Let's Get Married. Kuwaiti Style (part two)
KTM April 2002
Obviously, before people get married, they must first be engaged, meaning to have the intent to marry. In Western countries this process is normally done first between the couples themselves and then announced to the people, after which an engagement party may or may not take place. This often depends on the social standing of the couples or their families. In the USA, for example, this engagement party might be circumvented by a wedding shower, (which is not, in fact, a bunch of women taking a shower together, which some well meaning, but uninformed, foreigners have interpreted to me on several occasions when I mention it to them!), which, for those of you who are not privy to American cultural customs, is like a "hen party" for giving serious, and, often, not so serious gifts to the bride to be. It is a time when many pranks and jokes are usually played at the expense of the future bride and people have great fun all in all. Where, in the end, in reward for her good humor throughout, she receives a slew of really nice gifts to start off her married life with. I have heard that in England, there is a similar practice that involves extremely embarrassing activities that I can't even discuss here in this forum, which is another story altogether! But in Kuwait, things are much, much different, much more serious.
In Kuwait, it is pretty much imperative that the families are directly involved with the entire prenuptial process, from A to Z. In times past the engagement could even take place before the couple have ever seen each other, although, in Islam it is not recommended to do so in order to avoid the inevitable problems that are faced when two people with entirely different personalities get together and have to live together. So, nowadays, they almost always see each other, at least a picture, to give initial approval at least. Many families allow and encourage the two to meet before the engagement takes place, and both parties have the right to approve or disapprove of the union.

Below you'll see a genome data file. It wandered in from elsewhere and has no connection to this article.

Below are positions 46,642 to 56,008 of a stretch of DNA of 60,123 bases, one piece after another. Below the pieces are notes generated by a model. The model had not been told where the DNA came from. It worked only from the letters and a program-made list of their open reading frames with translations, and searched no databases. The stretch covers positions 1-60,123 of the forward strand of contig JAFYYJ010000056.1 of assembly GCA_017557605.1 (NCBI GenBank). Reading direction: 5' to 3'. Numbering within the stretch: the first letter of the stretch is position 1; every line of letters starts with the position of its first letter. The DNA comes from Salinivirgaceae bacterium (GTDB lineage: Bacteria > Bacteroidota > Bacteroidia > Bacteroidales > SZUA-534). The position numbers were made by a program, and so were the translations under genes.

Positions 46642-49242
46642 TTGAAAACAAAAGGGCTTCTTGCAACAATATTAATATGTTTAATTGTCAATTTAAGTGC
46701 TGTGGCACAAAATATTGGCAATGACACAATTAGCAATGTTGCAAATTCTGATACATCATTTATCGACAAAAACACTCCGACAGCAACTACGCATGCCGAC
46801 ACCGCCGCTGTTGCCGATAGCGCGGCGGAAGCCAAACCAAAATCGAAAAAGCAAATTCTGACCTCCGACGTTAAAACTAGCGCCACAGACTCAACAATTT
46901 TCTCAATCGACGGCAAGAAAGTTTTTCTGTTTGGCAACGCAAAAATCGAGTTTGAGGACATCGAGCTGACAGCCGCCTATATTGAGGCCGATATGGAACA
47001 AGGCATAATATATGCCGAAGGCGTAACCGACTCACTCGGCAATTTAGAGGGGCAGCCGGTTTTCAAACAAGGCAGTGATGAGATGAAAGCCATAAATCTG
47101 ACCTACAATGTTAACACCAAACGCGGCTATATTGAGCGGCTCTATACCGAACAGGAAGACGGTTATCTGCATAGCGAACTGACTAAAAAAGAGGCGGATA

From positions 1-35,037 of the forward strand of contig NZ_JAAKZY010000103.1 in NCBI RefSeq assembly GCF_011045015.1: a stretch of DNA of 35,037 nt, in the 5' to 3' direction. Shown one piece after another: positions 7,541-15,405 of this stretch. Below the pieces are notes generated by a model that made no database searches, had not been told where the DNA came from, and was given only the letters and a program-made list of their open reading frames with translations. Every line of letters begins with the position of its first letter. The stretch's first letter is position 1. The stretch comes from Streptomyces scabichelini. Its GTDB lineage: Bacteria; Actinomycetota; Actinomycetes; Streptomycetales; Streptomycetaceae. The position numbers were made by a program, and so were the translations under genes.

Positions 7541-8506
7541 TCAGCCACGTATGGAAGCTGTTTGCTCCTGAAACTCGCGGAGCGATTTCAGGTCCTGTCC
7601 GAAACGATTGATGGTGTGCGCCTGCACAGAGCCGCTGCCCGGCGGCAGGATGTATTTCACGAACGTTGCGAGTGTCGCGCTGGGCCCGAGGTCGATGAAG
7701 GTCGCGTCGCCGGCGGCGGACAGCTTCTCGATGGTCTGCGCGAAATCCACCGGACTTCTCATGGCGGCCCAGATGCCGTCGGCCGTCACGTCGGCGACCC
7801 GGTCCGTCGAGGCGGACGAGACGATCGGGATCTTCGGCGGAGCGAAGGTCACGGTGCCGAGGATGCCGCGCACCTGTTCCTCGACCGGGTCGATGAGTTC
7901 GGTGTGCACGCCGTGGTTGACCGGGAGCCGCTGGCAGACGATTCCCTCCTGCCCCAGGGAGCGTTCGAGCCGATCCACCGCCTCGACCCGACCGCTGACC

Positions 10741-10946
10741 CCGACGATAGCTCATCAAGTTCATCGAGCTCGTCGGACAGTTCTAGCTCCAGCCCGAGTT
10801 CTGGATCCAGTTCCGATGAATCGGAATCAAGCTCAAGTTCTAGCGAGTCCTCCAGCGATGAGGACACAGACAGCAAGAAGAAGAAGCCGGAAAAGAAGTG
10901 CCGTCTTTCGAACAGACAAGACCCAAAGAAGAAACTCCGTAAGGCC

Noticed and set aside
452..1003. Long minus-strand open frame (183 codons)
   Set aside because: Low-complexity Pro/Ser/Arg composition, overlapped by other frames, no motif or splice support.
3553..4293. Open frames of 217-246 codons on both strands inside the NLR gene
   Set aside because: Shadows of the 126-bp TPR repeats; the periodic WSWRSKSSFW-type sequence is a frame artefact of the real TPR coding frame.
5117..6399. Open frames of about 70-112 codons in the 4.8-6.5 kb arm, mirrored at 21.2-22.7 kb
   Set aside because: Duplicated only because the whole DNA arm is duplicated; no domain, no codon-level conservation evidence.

Another trend that has seen some increase in Kuwait is the happening of the couple having worked or studied together. Considering that Kuwait University is co-ed, there is certainly plenty of chance for people to meet, although, in reality, tradition still takes precedence overall in this society. It is still far more common that the boy will come and ask for the girl, who he probably has seen somewhere in school, or as one of his sister's friends, or a friend's sister, or a cousin, etc. This is all done with the full participation of both families, and is not only between the couple. But still, often, as in the age old tradition, the families will choose a cousin, even a first cousin for marriage, and in many Kuwaiti families, especially Bedouin families, if there is a ?bint ?am" (daughter of the father's brother) or "walad ?am" (son of the father's brother), they will be given precedence over all others. Sometimes, though, there is no cousin, and the family doesn't know an appropriate girl for their son. so then what?
That is where the tradition of the marriage broker comes in. The matchmaker, a woman, who is called "Al-khatabah", plays an important role in Kuwait. In practically every old culture in the world there is an equivalent person who traditionally is kind of a busybody and tries to fix young women and men up together for marriage. Here in Kuwait their role is much more formal and more like a computer marriage service, but Islamic style, and with personalized service. The "khatabaat" (plural for the word) are very serious about what they do.
I met with one. I got her number from a business card that was put on my car at a wedding I went to once. I was intrigued at how professional the idea of a business card was. Different from what I expected. I don't know what I expected. maybe a charlatan witch type of person who sort of used magical spells in matching the couples? But, the person I met was an ordinary human being, a woman who had met her fate with men in a bad way and had needed to overcome her plight as a single mother. She became a "khatabah"! She felt like it was kind of her calling in life. She liked the idea of helping herself (financially), while at the same time helping others to become happy. Even though her own story hasn't been that nice, and hasn't yet had a happy ending, she still wants others to have one. So she goes. Um Talal is her name, and making matches is her game. But, she takes it very seriously, and there is a kind of professionalism here that I thought would only happen with computer marriages!